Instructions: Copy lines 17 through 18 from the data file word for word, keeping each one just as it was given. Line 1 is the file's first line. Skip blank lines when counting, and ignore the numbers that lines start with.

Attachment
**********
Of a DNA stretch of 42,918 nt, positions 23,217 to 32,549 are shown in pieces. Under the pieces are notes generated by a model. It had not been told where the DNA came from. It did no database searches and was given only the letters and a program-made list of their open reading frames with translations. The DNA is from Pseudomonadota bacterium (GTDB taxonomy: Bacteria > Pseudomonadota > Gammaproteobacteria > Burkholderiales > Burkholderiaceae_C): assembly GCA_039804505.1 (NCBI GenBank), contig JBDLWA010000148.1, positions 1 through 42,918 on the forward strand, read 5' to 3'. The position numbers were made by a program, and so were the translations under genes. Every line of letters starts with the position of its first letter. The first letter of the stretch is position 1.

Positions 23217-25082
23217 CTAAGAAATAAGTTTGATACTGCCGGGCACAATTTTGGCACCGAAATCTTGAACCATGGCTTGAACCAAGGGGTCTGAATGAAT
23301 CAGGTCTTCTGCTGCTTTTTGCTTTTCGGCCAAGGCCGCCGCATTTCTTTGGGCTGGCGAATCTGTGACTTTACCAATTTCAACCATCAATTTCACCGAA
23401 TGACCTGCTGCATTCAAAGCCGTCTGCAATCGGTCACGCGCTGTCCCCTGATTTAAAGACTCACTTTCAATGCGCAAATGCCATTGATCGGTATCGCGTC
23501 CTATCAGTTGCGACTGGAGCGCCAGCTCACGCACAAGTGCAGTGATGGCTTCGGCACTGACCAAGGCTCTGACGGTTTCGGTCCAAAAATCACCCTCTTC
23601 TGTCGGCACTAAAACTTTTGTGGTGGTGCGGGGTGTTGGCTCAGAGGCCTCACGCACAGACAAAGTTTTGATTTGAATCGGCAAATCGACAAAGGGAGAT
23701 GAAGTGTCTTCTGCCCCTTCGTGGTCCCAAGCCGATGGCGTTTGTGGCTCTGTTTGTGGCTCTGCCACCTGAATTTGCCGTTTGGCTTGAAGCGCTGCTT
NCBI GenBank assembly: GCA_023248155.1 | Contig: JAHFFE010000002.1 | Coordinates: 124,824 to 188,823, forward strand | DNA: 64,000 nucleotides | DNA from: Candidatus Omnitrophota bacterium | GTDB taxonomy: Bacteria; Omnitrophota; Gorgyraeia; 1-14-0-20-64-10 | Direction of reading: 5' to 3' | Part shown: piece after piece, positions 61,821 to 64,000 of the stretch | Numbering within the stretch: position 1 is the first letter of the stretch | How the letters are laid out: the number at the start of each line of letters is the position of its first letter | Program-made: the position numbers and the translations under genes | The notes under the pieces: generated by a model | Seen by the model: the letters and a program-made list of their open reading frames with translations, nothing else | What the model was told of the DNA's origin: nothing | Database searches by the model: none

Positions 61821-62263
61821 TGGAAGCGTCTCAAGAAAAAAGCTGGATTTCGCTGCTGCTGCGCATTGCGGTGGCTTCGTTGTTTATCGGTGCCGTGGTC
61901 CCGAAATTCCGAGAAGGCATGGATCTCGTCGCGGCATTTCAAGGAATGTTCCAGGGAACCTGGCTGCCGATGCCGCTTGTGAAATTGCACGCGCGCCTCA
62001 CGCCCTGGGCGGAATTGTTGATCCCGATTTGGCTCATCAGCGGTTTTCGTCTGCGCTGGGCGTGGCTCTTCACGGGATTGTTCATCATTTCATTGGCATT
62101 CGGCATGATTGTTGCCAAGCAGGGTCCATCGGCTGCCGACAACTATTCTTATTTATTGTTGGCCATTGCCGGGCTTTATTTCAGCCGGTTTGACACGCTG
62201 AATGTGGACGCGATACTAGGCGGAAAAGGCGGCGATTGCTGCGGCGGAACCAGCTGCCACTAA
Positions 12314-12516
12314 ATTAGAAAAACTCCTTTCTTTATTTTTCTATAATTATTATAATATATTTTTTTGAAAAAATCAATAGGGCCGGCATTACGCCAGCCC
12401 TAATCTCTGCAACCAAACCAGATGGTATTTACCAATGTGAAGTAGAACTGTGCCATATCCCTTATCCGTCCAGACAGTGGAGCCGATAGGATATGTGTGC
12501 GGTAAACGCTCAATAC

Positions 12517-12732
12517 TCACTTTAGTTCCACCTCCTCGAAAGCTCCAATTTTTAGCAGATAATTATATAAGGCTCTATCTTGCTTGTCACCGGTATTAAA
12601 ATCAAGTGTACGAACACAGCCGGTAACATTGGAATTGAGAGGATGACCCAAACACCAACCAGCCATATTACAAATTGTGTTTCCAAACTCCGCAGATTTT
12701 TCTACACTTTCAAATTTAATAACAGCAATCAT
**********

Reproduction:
12314 ATTAGAAAAACTCCTTTCTTTATTTTTCTATAATTATTATAATATATTTTTTTGAAAAAATCAATAGGGCCGGCATTACGCCAGCCC
12401 TAATCTCTGCAACCAAACCAGATGGTATTTACCAATGTGAAGTAGAACTGTGCCATATCCCTTATCCGTCCAGACAGTGGAGCCGATAGGATATGTGTGC